Every time I visit Barcelona I make a point of stopping at the pavilion, typically first thing in the morning or in the hour before it closes. Often I am the only person there and can spend a few quiet moments appreciating the modern design, quiet surroundings and stunning statue by Georg Kolbe. Somehow, it magically feels like I’ve been transported to the past and the future, simultaneously, and I always leave with a renewed feeling of tranquility.
An iconic masterpiece work by Antoni Gaudi, Casa Batllo is a perfect example of Modernism or Art Nouveau style of architecture. Gaudi comes from an aristocrat textile family of Barcelona, becoming a famous architect for his special extraordinary style of creative structures.
Now listed as a UNESCO listed masterpiece building, his residence has now been converted into a museum with the local name House of Bones or House of Dragon.
The whole façade is irregularly shaped with oval balconies resembling protruding jaws with a base like abstract bones with a scaly roof made with blue ceramic tiles. The exteriors are covered with multicolored pieces of ceramic tiles, broken stained glass pieces put together to create a water lily motif, and a roof shaped like a back of a dragon or giant.
While touring inside, you can see the explosion of colour and special lights reflecting from uniquely placed intricate floral patterns on the windows and balconies. Everything is designed in such a way for the colours to reflect everywhere for you to witness the beauty in front of you. Entrance to the building is approx. 25 Euros per Adult or Free with a Barcelona Pass holder.
The Casa is opens 365 days a year and can be reached by public transport, Taxi, and Big Bus tours. It Located in the main heart of Barcelona. You can also book your place for Evening shows at Dragon Roof Terraces to immerse yourself into magical & colourful evenings in the city.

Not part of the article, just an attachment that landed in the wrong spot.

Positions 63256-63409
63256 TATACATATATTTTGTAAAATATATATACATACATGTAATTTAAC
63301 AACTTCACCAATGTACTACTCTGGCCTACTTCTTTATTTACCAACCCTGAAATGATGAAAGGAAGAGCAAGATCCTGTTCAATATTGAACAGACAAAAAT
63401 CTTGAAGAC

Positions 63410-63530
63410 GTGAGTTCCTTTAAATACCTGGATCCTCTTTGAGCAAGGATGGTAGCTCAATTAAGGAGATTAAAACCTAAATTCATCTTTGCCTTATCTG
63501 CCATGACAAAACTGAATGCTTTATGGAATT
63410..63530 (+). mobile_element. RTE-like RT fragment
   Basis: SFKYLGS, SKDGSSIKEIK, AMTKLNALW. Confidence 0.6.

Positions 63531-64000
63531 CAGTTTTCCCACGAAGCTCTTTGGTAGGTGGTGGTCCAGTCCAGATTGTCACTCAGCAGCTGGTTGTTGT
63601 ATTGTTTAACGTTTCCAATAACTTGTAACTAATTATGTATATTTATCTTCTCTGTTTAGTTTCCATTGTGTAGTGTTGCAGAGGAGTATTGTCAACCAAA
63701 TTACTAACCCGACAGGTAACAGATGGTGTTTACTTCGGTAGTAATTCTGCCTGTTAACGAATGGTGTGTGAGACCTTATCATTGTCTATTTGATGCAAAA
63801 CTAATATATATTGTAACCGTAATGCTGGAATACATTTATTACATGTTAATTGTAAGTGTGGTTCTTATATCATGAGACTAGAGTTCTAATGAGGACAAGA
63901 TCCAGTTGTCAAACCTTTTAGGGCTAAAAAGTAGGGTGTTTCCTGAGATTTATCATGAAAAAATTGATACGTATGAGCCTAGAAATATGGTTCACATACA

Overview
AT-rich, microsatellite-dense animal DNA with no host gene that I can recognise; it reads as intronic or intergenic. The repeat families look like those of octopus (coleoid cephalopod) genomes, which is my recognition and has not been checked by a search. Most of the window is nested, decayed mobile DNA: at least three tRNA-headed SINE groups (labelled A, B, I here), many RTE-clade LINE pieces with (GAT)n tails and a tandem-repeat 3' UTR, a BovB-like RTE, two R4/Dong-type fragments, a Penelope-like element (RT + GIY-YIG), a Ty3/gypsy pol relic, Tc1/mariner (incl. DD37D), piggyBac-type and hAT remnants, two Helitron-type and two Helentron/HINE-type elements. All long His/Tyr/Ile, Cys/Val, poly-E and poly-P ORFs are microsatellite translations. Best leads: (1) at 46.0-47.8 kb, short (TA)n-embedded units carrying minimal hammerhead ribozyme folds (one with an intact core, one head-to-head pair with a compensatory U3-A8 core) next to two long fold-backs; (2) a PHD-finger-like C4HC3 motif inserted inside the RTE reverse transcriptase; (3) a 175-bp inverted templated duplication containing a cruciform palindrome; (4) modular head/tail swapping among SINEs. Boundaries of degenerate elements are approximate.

Unfinished but still the most visited spot in Barcelona, the Basilica of Sagrada Familia was constructed by the famous architect Antoni Gaudi. There are long queues and booking an online ticket is advisable. We bought the audio guide with a tower visit for 29 Euros.
Book a Tour: Fast-Track Sagrada Familia Entrance Ticket
We went up the Passion Façade and climbing down the spiral stairs was a fun experience. In the middle is the tower dedicated to Jesus Christ and around it is four towers representing the Gospels; the books containing the teachings of Jesus. The tower crowned by a star, represents his mother the Virgin Mary, while the remaining 12 towers represent the 12 Apostles, witnesses to his deeds.
The three monumental façades each one representing one of the pivotal moments in the life of Christ: his birth his passion, death and resurrection, and his present and future glory is a marvellous design piece.
The play of light and colours inside the Basilica is breathtaking. Sunlight glistens on the pinnacles of the towers. The rising sun lights up the Nativity facade, accentuates the joy for life that is the birth of Jesus. On the Passion facade the interplay of light and shadow produced by the setting sun heightens the unique character of the facade’s theme. The Glory facade receives the mid-day sun that shines on the 16 lanterns of the monumental porch and lights up the main entrance to the basilica.
Tibidabo Mountain and Amusement Park
If you’re travelling with a family or group that includes different age tastes, then this destination is a great option for you. Tibidabo is the name of a mountain, that when seen down from the city centre, looks like an enchanted castle, but when seen up close, holds a lot more value than just its’ evident beauty.
After just a short bus ride from the city’s central plaza, (or arriving by car), the first thing you will notice is the breathtaking city views that Tibidabo has to offer. Not only will you get to see the entire city next to the beach, but you will also notice the contrasting mountain views behind the hill. After driving a bit higher, on top of the mountain, you will see the “Sacred Heart” church, a neogothic building with a Cristo Redentor statue on top.
Following the views of the chapel, checking out the scenery, and walking around Tibidabo’s picturesque streets, you can also wind down and sip cocktails in the restaurant terraces surrounding the plaza. For those visiting with little ones, a convenient amusement park is situated right in front, which not only offers fun rides with a view, but allows the entire family to have fun on this day out in Barcelona!
The Montjuic is a hill in Barcelona. On top of the hill, the Palau Nacional is located. It was built for the International Exposition of 1929. Nowadays, the building is home to the Museu Nacional d’Art de Catalunya (MNAC), which is the largest museum in Catalonia. In the museum, you can find Medieval Romanesque, Medieval Gothic, Renaissance, Baroque and Modern art. Luckily, an entrance ticket for the museum is valid for 2 days, so you’ll be able to explore the treasures of the museum at your own pace.